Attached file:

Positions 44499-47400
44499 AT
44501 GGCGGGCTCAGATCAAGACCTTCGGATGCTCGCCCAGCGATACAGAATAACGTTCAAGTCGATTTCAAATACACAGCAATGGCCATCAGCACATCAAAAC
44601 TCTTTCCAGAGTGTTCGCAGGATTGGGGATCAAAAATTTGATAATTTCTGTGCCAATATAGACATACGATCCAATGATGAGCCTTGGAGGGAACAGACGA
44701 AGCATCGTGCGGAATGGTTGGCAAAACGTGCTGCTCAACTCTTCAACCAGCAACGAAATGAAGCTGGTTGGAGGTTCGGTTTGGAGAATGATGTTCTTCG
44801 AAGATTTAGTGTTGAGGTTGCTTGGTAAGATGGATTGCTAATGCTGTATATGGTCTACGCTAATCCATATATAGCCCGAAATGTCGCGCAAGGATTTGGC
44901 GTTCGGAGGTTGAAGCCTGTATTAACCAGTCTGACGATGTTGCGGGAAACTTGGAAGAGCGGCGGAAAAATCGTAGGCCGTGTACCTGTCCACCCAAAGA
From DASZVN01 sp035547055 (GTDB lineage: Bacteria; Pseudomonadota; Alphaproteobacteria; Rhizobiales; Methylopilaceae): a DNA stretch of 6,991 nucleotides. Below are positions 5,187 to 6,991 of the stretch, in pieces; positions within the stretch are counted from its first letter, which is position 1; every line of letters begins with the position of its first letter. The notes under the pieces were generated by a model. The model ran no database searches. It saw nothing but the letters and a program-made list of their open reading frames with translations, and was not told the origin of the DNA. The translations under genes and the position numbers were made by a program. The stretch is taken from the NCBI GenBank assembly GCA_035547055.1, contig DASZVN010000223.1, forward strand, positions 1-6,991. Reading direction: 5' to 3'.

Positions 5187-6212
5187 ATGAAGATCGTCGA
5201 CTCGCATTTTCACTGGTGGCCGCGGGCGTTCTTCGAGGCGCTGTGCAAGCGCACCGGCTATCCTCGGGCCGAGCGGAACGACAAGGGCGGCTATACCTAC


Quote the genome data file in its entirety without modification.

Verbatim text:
Positions 44499-47400
44499 AT
44501 GGCGGGCTCAGATCAAGACCTTCGGATGCTCGCCCAGCGATACAGAATAACGTTCAAGTCGATTTCAAATACACAGCAATGGCCATCAGCACATCAAAAC
44601 TCTTTCCAGAGTGTTCGCAGGATTGGGGATCAAAAATTTGATAATTTCTGTGCCAATATAGACATACGATCCAATGATGAGCCTTGGAGGGAACAGACGA
44701 AGCATCGTGCGGAATGGTTGGCAAAACGTGCTGCTCAACTCTTCAACCAGCAACGAAATGAAGCTGGTTGGAGGTTCGGTTTGGAGAATGATGTTCTTCG
44801 AAGATTTAGTGTTGAGGTTGCTTGGTAAGATGGATTGCTAATGCTGTATATGGTCTACGCTAATCCATATATAGCCCGAAATGTCGCGCAAGGATTTGGC
44901 GTTCGGAGGTTGAAGCCTGTATTAACCAGTCTGACGATGTTGCGGGAAACTTGGAAGAGCGGCGGAAAAATCGTAGGCCGTGTACCTGTCCACCCAAAGA
From DASZVN01 sp035547055 (GTDB lineage: Bacteria; Pseudomonadota; Alphaproteobacteria; Rhizobiales; Methylopilaceae): a DNA stretch of 6,991 nucleotides. Below are positions 5,187 to 6,991 of the stretch, in pieces; positions within the stretch are counted from its first letter, which is position 1; every line of letters begins with the position of its first letter. The notes under the pieces were generated by a model. The model ran no database searches. It saw nothing but the letters and a program-made list of their open reading frames with translations, and was not told the origin of the DNA. The translations under genes and the position numbers were made by a program. The stretch is taken from the NCBI GenBank assembly GCA_035547055.1, contig DASZVN010000223.1, forward strand, positions 1-6,991. Reading direction: 5' to 3'.

Positions 5187-6212
5187 ATGAAGATCGTCGA
5201 CTCGCATTTTCACTGGTGGCCGCGGGCGTTCTTCGAGGCGCTGTGCAAGCGCACCGGCTATCCTCGGGCCGAGCGGAACGACAAGGGCGGCTATACCTAC